Information from Wikipedia, made available under the Creative Commons Attribution-ShareAlike License
Getty record
Prominent member of the Russian avant garde before World War I; organized series of major exhibitions in Moscow; her primitivist style was influenced by peasant art, icons, modern French art and Futurism; late painting was in a near-abstract Rayonist style.
Russian, French
Artist, Manufacturer, Costume Designer, Designer, Theatrical Painter, Graphic Designer, Spouse, Graphic Artist, Illustrator, Painter, Pastelist, Pastellist, Sculptor
Natalia Goncharova, Natal'ya Goncharova, Natal'ya Sergeyevna Goncharova, Natalija Sergeevna Goncharova, Nathalie Gontcharova, Natalija Sergeevna Gončarova, Natalija Sergeevna Goncarova, Nataliia Sergeevna Goncharova, Natalya Sergeevna Goncharova, Natalii︠a︡ Sergeevna Goncharova, Natalja Goncjarowa, N. Goncharova, Natalia Gontcharova, Natalija Gončarova, Наталия Сергеевна Гончарова, Natalja Gontscharowa, Nataliia Goncharova, Nathalie S. Gontcharova, Natal'ja Goncarova, Nataliya Sergeevna Goncharova, Natal'ja Sergejevna Gontsjarova, Natalja Sergejevna Gontsjarova, Натaлья Серге́евна Гончарoва, Наталья Сергеевна Гончарова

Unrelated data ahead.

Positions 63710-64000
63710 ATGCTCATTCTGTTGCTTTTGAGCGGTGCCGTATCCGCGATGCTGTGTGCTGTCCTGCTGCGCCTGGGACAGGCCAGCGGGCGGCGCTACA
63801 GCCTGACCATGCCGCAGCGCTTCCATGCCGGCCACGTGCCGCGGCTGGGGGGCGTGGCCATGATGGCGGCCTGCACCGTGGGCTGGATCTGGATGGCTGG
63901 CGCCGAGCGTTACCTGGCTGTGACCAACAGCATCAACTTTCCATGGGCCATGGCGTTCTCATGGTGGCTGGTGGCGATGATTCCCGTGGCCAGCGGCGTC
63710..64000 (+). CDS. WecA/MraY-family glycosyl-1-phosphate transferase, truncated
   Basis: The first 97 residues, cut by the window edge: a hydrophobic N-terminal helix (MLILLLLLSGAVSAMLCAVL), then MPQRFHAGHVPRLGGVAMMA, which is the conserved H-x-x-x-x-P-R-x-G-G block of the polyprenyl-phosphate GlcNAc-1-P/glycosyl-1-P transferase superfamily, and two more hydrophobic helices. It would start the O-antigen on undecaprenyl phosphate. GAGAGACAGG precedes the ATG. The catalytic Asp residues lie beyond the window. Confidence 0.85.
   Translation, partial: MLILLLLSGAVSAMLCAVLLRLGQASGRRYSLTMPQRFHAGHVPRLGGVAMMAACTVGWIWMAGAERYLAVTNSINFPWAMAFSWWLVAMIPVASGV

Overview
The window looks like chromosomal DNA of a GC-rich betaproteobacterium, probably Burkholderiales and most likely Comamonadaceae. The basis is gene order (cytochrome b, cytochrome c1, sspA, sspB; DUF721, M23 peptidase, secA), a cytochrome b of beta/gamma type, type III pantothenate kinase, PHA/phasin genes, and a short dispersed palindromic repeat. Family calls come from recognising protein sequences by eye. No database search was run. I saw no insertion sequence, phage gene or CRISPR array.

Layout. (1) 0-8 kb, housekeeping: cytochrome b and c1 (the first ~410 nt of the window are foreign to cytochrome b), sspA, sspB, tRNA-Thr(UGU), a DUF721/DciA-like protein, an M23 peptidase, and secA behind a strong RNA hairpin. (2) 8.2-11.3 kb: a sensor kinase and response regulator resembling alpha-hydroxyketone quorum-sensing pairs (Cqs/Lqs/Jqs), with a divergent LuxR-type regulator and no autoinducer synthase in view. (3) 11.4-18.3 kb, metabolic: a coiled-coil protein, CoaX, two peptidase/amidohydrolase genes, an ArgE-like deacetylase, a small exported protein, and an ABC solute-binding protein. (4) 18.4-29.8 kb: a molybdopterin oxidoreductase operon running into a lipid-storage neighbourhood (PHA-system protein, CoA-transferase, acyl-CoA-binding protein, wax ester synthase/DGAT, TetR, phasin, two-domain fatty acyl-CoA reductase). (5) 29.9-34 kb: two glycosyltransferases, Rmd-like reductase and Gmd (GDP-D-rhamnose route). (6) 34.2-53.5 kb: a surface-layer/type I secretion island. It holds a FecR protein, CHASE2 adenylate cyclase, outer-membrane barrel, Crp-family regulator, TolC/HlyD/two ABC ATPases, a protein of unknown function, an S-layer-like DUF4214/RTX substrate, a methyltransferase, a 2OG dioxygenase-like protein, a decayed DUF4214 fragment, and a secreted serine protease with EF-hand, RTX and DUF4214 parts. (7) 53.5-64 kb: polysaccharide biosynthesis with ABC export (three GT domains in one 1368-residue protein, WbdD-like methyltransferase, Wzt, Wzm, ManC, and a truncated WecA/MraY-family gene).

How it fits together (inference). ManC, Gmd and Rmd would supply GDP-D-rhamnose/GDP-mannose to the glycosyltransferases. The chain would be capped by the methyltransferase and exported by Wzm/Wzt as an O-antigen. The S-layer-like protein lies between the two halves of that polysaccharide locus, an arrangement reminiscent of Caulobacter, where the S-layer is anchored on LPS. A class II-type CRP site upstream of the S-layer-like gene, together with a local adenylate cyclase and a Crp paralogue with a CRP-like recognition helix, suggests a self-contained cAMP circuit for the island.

Information from Getty’s Union List of Artist Names ® (ULAN), made available under the ODC Attribution License


210 works online



  • Inventing Abstraction, 1910-1925: How a Radical Idea Changed Modern Art Exhibition catalogue, Hardcover, 376 pages